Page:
She finished testing a new game called Nihilist. It was similar to Rogue, Moria, Angband, and others of their ilk. The main difference was that you had to type out directions, and then press enter. There were two primary rooms, a circular room and a square room. There was a home state that was always the same. You solved ciphers instead of fighting monsters, although the point of which you'd solve any specific key state largely depended on the luck of the gamer. Lidier was the kind of girl to have the worst luck in the social world, yet seemed to never run out of it on the net. She wanted to play a game where she could actually see Catherine Howard's head fall off her body. Caressing Cat's head, she would snuggle with it as if it were her new pet cat.

On most days, she never seemed to have time playing rogue likes. She had gotten out of the habit ever since she had returned from Washington State, roughly five years ago since twenty sixteen. And now she longed for the time she could play one of the game states, with no weed eaters blowing outside. Only the noise of prostitutes in the red light district, and the smoke of cigarettes in the air just down the road from Strasbourg proper. She imagined cute girls with giant bows, sticking their necks in the chopper. Their long strawberry blond locks staring into a forever blue sky. She carried a thing of pepper spray, but wanted to purchase a taser for more troublesome men who harassed her. Her trust issues had been largely destroyed five years ago. And it was a struggle to feel like a queen again. But she wasn't the queen of Henry the 8th, or any other male monarch.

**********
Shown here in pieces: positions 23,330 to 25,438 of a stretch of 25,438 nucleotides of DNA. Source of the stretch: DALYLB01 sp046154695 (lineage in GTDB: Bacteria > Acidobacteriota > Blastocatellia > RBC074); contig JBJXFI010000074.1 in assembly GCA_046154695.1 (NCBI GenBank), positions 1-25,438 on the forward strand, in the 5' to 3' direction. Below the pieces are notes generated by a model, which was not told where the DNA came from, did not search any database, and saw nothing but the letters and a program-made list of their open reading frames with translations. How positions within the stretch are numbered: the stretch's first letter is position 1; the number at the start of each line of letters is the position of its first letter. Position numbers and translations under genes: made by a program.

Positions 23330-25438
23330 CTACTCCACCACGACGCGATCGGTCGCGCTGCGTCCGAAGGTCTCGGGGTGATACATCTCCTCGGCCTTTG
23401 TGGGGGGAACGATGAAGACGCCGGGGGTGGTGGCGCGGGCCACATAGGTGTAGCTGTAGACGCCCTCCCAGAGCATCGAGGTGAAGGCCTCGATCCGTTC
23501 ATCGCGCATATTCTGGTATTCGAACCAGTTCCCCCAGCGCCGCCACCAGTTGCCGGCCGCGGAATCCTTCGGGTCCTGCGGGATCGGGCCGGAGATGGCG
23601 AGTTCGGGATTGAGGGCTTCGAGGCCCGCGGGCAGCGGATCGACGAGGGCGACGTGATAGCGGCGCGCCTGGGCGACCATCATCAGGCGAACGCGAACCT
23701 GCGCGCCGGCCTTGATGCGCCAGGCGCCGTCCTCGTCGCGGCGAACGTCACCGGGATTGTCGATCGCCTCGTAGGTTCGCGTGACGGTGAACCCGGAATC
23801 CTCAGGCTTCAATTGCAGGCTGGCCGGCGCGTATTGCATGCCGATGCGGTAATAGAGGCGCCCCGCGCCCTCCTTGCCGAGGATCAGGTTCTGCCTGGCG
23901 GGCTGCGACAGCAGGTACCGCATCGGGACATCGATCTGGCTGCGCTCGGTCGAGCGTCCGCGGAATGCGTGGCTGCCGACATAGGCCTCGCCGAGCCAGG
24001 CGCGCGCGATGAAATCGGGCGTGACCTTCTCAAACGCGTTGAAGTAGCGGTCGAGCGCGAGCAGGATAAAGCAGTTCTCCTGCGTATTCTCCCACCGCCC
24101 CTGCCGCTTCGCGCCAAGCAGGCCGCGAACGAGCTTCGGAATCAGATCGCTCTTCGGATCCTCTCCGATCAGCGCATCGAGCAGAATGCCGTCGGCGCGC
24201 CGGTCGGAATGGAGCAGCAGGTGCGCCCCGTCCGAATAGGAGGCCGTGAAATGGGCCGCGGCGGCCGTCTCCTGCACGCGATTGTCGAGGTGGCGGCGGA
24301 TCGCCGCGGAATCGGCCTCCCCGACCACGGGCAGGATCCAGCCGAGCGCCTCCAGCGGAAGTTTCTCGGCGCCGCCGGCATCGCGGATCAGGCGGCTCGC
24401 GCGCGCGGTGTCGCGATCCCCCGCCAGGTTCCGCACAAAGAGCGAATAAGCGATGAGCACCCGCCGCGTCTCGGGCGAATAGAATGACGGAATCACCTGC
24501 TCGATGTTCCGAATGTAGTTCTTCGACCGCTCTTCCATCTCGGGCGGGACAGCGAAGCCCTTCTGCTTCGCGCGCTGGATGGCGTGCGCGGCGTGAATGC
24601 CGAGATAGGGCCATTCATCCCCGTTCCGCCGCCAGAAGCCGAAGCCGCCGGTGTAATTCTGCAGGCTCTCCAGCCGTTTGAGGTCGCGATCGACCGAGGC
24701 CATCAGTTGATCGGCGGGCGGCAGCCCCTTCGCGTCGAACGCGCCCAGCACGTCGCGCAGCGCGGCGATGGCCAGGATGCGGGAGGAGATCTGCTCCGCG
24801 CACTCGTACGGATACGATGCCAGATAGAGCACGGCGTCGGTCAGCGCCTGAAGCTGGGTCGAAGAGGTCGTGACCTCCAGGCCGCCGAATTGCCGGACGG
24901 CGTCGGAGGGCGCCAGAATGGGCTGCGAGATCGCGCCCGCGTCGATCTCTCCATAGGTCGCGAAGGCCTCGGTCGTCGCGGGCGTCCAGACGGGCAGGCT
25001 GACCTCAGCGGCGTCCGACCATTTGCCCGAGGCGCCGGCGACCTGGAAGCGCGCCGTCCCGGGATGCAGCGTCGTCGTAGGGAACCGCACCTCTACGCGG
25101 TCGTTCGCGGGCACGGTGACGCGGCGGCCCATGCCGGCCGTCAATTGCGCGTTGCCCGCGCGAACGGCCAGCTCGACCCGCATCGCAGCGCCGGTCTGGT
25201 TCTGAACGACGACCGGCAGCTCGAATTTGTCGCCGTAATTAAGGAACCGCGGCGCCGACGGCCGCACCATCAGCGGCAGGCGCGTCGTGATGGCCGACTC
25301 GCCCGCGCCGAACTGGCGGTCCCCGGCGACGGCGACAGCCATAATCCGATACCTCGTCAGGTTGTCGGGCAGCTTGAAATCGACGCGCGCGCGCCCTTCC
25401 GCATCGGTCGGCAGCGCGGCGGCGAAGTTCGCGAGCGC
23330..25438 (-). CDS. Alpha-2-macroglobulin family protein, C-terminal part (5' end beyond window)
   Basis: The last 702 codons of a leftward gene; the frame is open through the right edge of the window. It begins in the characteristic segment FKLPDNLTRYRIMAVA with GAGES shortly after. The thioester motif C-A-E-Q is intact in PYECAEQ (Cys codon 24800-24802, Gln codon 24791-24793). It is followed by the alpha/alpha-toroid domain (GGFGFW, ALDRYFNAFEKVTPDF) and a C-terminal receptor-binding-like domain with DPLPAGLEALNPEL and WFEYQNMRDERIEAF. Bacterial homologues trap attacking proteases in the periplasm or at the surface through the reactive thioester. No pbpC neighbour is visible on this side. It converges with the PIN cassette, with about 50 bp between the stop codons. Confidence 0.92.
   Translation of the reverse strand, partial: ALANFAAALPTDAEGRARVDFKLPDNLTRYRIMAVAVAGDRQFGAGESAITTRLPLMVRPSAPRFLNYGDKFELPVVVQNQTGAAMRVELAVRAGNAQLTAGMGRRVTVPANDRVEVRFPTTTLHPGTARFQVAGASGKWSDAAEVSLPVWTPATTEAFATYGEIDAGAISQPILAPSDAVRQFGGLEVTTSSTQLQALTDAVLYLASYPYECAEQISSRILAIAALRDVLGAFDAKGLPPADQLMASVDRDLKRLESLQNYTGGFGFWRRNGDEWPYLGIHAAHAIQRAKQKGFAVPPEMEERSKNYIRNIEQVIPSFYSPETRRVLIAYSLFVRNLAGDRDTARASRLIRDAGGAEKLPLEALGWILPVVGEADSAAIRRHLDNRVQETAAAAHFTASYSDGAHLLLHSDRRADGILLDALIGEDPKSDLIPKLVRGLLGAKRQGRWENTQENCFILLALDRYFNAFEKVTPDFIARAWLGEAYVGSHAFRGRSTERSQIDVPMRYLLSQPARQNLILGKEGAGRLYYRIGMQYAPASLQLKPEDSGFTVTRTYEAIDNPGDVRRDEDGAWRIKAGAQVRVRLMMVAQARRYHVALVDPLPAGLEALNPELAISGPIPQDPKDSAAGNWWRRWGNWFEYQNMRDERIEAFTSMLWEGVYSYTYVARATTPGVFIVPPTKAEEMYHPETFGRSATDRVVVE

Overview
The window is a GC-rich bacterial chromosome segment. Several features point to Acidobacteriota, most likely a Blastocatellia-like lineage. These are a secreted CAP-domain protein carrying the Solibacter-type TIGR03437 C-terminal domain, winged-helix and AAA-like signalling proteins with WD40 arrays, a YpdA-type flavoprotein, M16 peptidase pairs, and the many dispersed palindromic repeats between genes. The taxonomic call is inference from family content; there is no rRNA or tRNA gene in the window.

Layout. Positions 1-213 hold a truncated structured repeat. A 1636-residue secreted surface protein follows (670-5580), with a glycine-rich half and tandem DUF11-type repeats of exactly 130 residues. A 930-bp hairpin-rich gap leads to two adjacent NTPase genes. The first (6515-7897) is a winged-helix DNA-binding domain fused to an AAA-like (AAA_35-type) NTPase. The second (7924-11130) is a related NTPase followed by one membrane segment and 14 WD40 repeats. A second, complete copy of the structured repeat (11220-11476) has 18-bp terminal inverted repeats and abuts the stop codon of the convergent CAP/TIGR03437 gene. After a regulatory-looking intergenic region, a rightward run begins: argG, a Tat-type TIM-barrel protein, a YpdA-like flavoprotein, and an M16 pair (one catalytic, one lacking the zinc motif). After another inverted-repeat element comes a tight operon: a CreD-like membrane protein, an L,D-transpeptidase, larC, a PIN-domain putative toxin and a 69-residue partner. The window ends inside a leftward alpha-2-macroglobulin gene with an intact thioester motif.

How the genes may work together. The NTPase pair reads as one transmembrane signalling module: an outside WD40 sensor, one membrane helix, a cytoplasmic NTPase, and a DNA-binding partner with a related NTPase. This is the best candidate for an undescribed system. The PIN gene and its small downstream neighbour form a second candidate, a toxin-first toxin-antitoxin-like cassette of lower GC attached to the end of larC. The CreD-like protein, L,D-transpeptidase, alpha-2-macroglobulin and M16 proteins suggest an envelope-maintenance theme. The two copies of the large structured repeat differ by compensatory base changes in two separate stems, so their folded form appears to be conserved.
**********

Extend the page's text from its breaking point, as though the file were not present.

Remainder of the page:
Her solace was the flow of Hacklikes, Roguelikes, and Nihilistlikes. All varieties raining down from the sky like live wire pop music. While she dreamed up beheaded French and British girls during the middle ages upwards into the French Revolution. The flow of blood dripping down the neck.

When Lidier logged into the game, she primarily focused on hanging around narrow passage ways. The reasoning was simple: you could fend off an entire army as a single person, fighting one of them at a time. But in this game called Nihilist, the focus was on solving a specialized kind of cipher: there were over two thousand possible cipher states, each one only being reciprocal to that specific key. The catch was, you as the player didn't know the key. She had, based on one success, determined that each locked had the same answer. Thus each time she put in the same answer, regardless of what the randomly jumbled letters amounted to. It worked every time.

She wondered was it was the game designer didn't try for something different, mainly finding a ciphered door that had a different pass phrase every time she encountered a new one. But this would mean having as many pass phrases as there way possible keys that could encipher them. A seemingly insurmountable programming task, that allowed for an infinite number of possible cipher texts. It was easy to guess the answer if the answer remained constantly the same, and it provided almost no challenge whatsoever, therefore the perfect balances was different lengths and amounts of pass phrases for every locked door. Then made the programming job go from being over two thousand possible pass phrases, to only a dozen or so pass phrases, gradually increasing in difficult. In a sense, the game she imagined would be a kind of code breaker's simulator.